- First published on 14 July 2016 Posted in Health
Asthma is the most common chronic disease of children and is one of the leading causes of school absences. Our school records show that your son or daughter has a history of asthma. If this is incorrect please call and notify the office. Asthma can be managed in the school setting so that children can be active, healthy, and available to learn. Addressing asthma in the school setting is a collaborative effort.
Per recommendations of the National Asthma Education and Prevention Program, The Center for Disease Control, and the American Lung Association, ALL students with asthma should have a written Asthma Action Plan in place in the school setting. This plan will provide information about medication, symptoms, triggers, and when to step- up treatment for worsening symptoms or other special considerations such as a pre-exercise plan.
If your child is prescribed an inhaler and will be using it at school or any school functions, Chilton Public School District requires that the Inhaled Medication Authorization form be filled out and signed by the child’s physician and signed by the parent. If you would like your child to carry their inhaler, your child’s doctor and parent permission needs to be indicated on the Inhaled Medication Authorization Form. Please update the school with any modifications made in his/her treatment throughout the school year.
The Asthma Action Plan and the Inhaled Medication Authorization Form can be found on the district health website or in the school’s office. This paperwork must be completed annually before the first day of school and be brought to the school office.
Your time and effort in completing these forms is greatly appreciated. This is another step in keeping your child safe while getting the best possible education at school. Please feel free to contact me if you would like to discuss your child’s condition or need help completing these forms. Thank you!
- First published on 14 July 2016 Posted in Health
Dear Parent or Guardian,
If your child needs meal or snack accommodations while at school from food services due to an allergy, celiac disease, gluten intolerance, lactose intolerance or another condition, a Dietary Request Form must be completed and signed by your child’s health care provider. Once complete, please return to your school office.
It is important that you notify your school nurse and your child’s healthcare provider if there are any changes during the school year for our records. Please feel free to call us if you would like to discuss your child’s condition or need help completing this form. Thank you for your time.
- First published on 24 September 2015 Posted in Health
There has been several confirmed cases of viral meningitis in the Green Bay area. At this time, I would like to note that there are NO suspected or confirmed cases here at Chilton Public School. However, CPS would like to take this opportunity to provide some information about meningitis and how to prevent it.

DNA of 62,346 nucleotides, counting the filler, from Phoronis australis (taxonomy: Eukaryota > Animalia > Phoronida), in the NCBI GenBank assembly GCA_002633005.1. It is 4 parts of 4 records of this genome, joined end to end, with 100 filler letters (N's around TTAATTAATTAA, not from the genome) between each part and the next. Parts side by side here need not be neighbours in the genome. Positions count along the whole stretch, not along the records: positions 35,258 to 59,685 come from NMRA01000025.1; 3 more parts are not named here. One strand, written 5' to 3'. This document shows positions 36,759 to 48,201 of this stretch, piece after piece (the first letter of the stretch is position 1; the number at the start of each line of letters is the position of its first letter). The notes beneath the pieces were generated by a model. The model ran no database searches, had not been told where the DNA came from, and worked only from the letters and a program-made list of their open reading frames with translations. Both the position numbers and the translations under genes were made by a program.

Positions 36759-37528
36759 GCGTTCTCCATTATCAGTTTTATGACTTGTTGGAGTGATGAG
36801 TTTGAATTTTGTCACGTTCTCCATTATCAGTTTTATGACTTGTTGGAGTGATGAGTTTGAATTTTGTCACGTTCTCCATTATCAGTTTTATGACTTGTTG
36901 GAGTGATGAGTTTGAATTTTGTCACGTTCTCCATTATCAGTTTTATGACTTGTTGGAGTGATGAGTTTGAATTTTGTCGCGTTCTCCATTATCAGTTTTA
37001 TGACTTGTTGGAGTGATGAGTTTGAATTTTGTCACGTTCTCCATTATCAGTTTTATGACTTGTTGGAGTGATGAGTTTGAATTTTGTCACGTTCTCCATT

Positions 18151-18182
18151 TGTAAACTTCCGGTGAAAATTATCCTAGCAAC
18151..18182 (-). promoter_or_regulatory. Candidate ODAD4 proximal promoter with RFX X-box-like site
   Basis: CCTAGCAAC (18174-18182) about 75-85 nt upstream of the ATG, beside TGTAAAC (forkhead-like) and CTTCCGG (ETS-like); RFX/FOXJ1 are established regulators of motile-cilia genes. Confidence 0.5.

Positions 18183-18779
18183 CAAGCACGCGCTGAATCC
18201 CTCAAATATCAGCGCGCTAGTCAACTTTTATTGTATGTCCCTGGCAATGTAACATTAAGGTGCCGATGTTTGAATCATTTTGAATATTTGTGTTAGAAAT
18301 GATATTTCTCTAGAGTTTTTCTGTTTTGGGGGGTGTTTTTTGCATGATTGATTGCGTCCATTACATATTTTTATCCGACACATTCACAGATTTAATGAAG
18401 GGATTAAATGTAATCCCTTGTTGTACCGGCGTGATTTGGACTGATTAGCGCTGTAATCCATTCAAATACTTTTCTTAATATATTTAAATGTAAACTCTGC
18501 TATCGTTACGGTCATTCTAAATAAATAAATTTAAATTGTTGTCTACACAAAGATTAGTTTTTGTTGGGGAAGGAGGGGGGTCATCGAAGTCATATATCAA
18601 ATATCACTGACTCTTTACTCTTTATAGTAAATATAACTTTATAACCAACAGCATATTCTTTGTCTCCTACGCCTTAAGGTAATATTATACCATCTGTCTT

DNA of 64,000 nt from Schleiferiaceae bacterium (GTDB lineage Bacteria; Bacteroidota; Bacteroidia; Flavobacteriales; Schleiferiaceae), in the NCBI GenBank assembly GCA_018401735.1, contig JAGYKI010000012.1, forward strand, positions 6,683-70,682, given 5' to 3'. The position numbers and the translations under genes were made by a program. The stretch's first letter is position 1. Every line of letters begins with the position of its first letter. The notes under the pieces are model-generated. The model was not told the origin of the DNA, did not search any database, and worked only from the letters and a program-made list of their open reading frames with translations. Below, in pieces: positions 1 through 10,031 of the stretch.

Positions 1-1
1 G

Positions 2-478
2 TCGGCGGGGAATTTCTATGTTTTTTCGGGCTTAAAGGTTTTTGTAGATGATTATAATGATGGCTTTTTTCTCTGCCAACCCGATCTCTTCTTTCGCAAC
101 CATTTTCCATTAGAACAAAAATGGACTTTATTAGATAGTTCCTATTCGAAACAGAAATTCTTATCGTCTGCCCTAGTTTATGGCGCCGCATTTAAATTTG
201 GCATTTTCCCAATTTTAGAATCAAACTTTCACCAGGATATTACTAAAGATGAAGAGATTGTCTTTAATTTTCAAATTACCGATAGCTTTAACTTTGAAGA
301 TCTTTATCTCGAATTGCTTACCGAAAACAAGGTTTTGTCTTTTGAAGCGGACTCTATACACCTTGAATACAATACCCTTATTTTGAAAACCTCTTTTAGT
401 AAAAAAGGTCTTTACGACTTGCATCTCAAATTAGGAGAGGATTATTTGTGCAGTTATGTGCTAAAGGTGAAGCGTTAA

There are two types of meningitis, viral and bacterial. Viral meningitis is more common, rarely serious and usually causes fewer long-lasting problems in comparison to bacterial. Bacterial meningitis is generally more severe and typically requires hospitalization.
Meningitis can be spread through coughs, sneezes, and the exchange of respiratory droplets such as saliva or nasal discharge. As a result, individuals can catch the disease through common activities such as sharing water bottles, utensils, and kissing. Also, some viruses can get transmitted by the fecal-oral route, which means you must get something in your mouth that is contaminated with feces from an infected person.
Meningitis can be difficult to recognize due to early signs or symptoms such as a high fever, severe headache, nausea, vomiting, sensitivity to bright lights, stiff neck and sleepiness or trouble waking, which are similar to those of a common viral illnesses. The disease, especially bacterial, can progress rapidly and may cause death or permanent disability within 48 hours of initial symptoms.
Routine methods for preventing this illness includes practicing good hygiene and frequent hand washing. Hands should be wash vigorously for a minimum of 20 seconds. Hand washing should take place after going to the bathroom, before eating or preparing food, and after touching nasal or oral secretions. Covering your mouth and nose when you sneeze or cough and avoid sharing eating utensils or objects can help prevent the spread of meningitis. Also, being up to date on immunizations such as, measles, mumps, rubella and polio as these diseases can cause meningitis. Lastly, if you or your child develop signs or symptoms of meningitis or you think you have been exposed, see your doctor or go to the emergency room immediately for evaluation.
Health and safety is always a top priority for the students at CPS. Please remind your child(ren) of these preventative measure to keep themselves and others around them healthy. These are good practicing standards that not only need to be done now, but at all times. If you have any questions or concerns you can contact your primary care physician or myself.
Chilton Public School Nurse
(920) 849-9388 ext. 2209